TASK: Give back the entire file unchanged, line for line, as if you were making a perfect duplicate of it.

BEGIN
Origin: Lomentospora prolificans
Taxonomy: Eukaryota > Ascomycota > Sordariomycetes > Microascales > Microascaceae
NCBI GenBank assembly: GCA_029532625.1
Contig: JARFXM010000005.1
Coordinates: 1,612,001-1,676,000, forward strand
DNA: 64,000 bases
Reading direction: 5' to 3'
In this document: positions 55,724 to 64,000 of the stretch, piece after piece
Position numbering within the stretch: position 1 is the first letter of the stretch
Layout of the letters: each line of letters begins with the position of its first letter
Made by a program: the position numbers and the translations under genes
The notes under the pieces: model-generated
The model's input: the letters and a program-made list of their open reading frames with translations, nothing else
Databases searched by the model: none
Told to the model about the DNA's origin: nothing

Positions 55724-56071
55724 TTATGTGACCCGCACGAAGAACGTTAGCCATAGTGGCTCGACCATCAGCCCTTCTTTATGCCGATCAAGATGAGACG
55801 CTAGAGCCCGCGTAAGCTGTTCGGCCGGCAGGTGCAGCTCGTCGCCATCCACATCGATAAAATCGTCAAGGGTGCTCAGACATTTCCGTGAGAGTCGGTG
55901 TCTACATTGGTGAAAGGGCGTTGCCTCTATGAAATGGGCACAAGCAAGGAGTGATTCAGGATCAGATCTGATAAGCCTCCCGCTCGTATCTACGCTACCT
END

Origin: Lomentospora prolificans
Taxonomy: Eukaryota > Ascomycota > Sordariomycetes > Microascales > Microascaceae
NCBI GenBank assembly: GCA_029532625.1
Contig: JARFXM010000005.1
Coordinates: 1,612,001-1,676,000, forward strand
DNA: 64,000 bases
Reading direction: 5' to 3'
In this document: positions 55,724 to 64,000 of the stretch, piece after piece
Position numbering within the stretch: position 1 is the first letter of the stretch
Layout of the letters: each line of letters begins with the position of its first letter
Made by a program: the position numbers and the translations under genes
The notes under the pieces: model-generated
The model's input: the letters and a program-made list of their open reading frames with translations, nothing else
Databases searched by the model: none
Told to the model about the DNA's origin: nothing

Positions 55724-56071
55724 TTATGTGACCCGCACGAAGAACGTTAGCCATAGTGGCTCGACCATCAGCCCTTCTTTATGCCGATCAAGATGAGACG
55801 CTAGAGCCCGCGTAAGCTGTTCGGCCGGCAGGTGCAGCTCGTCGCCATCCACATCGATAAAATCGTCAAGGGTGCTCAGACATTTCCGTGAGAGTCGGTG
55901 TCTACATTGGTGAAAGGGCGTTGCCTCTATGAAATGGGCACAAGCAAGGAGTGATTCAGGATCAGATCTGATAAGCCTCCCGCTCGTATCTACGCTACCT